During a special ceremony to commemorate the 35th anniversary of human exploration of the Moon, Administrator Sean O’Keefe named NASA’s first generation of astronauts and former CBS News anchor Walter Cronkite “Ambassadors of Exploration.”
On July 16, 1969 at 9:32 a.m. EDT, a Saturn V rocket lifted off from launch complex 39A at NASA’s Kennedy Space Center in Florida. About 12 minutes later, the Apollo 11 crew was in orbit and ready for their journey into the history books. On July 20, with Command Module pilot Michael Collins in lunar orbit, astronauts Neil Armstrong and Buzz Aldrin left the Lunar Module and set foot on the surface of the Moon — an accomplishment that today symbolizes American ingenuity, adventure and spirit.
The award celebrates the realization of a vision for exploration first articulated by President John F. Kennedy in May 1961, when NASA’s fledgling human space flight program had little more than 15 minutes of experience.
“Shortly after Alan Shepard’s historic flight in Freedom 7, the President set a goal that captured the imagination of the American people. The challenge of safely landing a man on the Moon sparked unprecedented technological and scientific achievements throughout the Mercury, Gemini and Apollo programs,” said Administrator O’Keefe. “As we work to meet the goals set in our new Vision for Space Exploration, the determination of these brave explorers renews our commitment to expand human knowledge, revolutionize our understanding of the Universe and advance science and technology for the benefit of everyone on Earth.”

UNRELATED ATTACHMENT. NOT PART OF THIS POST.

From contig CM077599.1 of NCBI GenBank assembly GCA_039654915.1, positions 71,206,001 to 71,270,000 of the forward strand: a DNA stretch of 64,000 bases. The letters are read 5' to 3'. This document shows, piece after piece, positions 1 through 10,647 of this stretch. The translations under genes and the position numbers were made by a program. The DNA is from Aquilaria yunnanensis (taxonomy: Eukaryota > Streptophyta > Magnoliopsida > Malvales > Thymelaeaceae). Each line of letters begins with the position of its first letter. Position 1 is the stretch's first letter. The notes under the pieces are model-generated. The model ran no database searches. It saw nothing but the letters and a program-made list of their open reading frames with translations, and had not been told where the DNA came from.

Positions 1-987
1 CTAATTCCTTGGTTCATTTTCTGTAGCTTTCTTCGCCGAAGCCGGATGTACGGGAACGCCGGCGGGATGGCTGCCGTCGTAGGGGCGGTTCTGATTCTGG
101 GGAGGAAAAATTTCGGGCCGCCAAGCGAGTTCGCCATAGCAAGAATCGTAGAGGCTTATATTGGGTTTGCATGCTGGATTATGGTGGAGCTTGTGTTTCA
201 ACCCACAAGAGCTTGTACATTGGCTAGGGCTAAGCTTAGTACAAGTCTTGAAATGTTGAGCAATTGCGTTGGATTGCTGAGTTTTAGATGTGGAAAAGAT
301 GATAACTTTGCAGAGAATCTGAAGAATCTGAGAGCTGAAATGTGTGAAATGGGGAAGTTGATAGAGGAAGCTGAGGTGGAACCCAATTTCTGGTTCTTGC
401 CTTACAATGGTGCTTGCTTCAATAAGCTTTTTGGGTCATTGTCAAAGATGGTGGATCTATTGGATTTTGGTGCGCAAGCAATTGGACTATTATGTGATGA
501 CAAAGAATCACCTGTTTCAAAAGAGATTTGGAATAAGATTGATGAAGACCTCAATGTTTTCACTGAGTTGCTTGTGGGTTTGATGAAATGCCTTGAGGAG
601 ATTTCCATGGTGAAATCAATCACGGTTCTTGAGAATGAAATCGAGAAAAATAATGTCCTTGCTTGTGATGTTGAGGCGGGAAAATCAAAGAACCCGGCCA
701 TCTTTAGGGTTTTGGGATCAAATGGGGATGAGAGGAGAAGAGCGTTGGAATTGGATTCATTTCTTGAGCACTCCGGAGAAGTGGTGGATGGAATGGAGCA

To recognize the sacrifices and dedication of the Mercury, Gemini and Apollo astronauts, each will be presented a lunar sample, part of the 842 pounds of Moon rocks and soil returned during the six lunar expeditions from 1969 to 1972.
Also among the honorees is famed CBS journalist Walter Cronkite, the only non-astronaut selected as an Ambassador of Exploration. Millions of Americans experienced the drama and excitement of NASA’s early years through the knowledgeable reports of Cronkite, who considered the space race as one of the most important events of the 20th century. During the Apollo 11 mission, Cronkite was on the air for 27 of the 30 hours it took for the Apollo 11 astronauts to complete their mission on the lunar surface.
The awards will remain the property of NASA, but Cronkite, the astronauts and their surviving families, in coordination with the agency, will select a museum or other educational institution where their awards will be publicly displayed in their name to help inspire a new generation of explorers.
“These awards are a fitting tribute and serve to remind each of us that great things can be achieved when we focus our energies and our resources on a specific goal,” added the Administrator. “In January, President Bush charged us to carry humanity forward into the Universe, to gain a new foothold on the Moon, and to prepare for new journeys to worlds beyond our own. Each of us can be an Ambassador of Exploration and help secure America’s preeminence in science and technology by supporting the Vision for Space Exploration.”
As Ambassadors of Exploration, the recipients will help communicate the benefits and excitement of space exploration and why the continuing investment in our future is vital to the security and vitality of America.
For more information about the achievements of the Apollo program, Moon rocks and the Vision for Space Exploration, visit the Internet at: